The Ghent Universitary Hospital will start on November 20 with a new clinical trial for treatment of leukemia; only seven centers in Europe participate in this scientific study. The treatment concerns an innovative form of immunotherapy, in which the white blood cells of young leukemia patients will be genetically engineered to be able to fight tumors. The ill patient is coupled to a machine to collect white blood cells. The T-lymphocytes then receive a piece of genetic information, enabling them to fight cancer cells, after which they are reinjected in the patient.
Many years have been necessary to develop this treatment. It will start under strict scientific supervision and it is only offered to young people, aged 3 to 21 years, in whom chemotherapy was not successful or who had repeated relapses.
“Patients need to be in good physical condition, because even though the prognosis is good, the treatment process itself is not without risks,” says Prof. Fritz Offner of Ghent University Hospital.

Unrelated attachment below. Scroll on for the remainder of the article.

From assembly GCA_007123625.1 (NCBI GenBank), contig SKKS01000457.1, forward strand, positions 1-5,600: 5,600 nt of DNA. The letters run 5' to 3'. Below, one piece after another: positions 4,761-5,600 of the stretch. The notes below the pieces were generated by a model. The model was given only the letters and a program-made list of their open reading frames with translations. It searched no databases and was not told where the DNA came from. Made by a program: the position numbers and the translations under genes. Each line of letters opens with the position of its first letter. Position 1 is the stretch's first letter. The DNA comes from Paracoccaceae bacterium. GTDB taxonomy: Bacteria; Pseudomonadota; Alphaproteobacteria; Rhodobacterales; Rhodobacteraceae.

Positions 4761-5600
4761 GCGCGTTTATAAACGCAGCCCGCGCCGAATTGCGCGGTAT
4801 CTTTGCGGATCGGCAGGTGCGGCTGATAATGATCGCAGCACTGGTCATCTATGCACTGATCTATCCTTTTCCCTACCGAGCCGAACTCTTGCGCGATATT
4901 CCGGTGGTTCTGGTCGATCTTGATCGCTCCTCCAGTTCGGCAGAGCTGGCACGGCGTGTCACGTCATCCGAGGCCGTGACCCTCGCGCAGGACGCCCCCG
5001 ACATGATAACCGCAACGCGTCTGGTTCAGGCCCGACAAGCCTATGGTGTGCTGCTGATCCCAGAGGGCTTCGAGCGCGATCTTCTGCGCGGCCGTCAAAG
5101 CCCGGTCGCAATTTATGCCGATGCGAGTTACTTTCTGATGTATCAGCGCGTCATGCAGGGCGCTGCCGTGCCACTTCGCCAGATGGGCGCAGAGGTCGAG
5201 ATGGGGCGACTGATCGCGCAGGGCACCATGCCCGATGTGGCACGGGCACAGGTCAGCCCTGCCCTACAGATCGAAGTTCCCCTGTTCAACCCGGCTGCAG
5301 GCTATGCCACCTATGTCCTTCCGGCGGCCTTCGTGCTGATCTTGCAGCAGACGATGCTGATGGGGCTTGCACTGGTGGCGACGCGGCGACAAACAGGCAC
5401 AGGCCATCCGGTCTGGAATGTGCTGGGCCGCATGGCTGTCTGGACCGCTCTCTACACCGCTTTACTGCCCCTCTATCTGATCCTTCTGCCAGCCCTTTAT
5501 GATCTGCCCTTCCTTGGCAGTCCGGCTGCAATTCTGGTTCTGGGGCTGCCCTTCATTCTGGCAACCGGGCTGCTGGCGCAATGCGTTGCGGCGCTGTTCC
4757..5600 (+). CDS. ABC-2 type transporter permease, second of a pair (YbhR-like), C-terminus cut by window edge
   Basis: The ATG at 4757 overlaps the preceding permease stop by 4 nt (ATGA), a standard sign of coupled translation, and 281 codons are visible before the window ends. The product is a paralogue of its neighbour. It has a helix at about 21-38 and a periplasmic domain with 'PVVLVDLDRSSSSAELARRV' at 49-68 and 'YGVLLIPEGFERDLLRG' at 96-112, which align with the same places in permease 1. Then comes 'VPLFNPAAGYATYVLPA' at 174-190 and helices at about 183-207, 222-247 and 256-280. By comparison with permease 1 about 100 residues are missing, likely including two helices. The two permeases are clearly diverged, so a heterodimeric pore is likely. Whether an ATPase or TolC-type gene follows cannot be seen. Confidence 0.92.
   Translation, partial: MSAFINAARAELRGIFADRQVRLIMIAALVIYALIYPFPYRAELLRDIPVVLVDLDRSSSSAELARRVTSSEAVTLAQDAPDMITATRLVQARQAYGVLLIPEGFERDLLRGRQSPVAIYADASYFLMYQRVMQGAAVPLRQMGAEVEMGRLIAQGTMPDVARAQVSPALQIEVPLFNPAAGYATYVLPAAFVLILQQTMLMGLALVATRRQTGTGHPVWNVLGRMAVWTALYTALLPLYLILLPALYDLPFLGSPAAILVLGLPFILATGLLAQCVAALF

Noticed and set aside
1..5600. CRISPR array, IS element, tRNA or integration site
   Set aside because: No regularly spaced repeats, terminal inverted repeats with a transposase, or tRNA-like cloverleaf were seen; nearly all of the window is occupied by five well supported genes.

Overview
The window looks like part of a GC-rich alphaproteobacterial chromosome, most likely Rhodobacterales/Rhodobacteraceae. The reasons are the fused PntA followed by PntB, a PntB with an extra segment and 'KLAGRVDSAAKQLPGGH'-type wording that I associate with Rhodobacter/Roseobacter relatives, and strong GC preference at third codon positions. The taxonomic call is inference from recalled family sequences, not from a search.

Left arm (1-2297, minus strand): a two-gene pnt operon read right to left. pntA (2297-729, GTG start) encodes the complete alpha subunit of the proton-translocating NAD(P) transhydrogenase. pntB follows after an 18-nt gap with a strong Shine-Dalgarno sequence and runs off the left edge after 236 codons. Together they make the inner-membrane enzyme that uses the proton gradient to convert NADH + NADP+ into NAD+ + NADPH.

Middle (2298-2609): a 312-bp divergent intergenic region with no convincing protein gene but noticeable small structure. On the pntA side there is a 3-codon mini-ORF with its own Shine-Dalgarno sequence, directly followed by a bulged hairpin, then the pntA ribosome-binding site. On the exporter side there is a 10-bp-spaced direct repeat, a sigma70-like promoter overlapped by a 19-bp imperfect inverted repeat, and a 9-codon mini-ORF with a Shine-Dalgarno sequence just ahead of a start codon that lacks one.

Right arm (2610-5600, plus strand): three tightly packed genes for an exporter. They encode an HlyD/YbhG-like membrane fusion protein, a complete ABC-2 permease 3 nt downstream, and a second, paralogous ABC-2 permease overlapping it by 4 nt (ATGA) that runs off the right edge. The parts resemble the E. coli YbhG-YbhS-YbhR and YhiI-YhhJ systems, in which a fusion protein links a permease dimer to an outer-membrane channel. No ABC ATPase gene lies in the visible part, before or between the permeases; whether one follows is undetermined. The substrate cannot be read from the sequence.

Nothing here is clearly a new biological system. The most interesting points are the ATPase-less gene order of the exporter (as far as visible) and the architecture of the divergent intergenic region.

"There are serious potential side effects, because the treatment provokes an inflammatory reaction. This can be limited in some people but others may react heavily with high fever. We can always stop the treatment, but the inflammatory response is in part desired. Therefore, a multidisciplinary team closely monitors participants. We won’t try this with patients who are 80 years old."
At a later stage, this treatment could become the first against acute lymphocytic leukemia. It also has the advantage that it does not result in hair loss. In the coming years, trials with this therapy against other tumors, such as melanoma and lymphoma will probably start.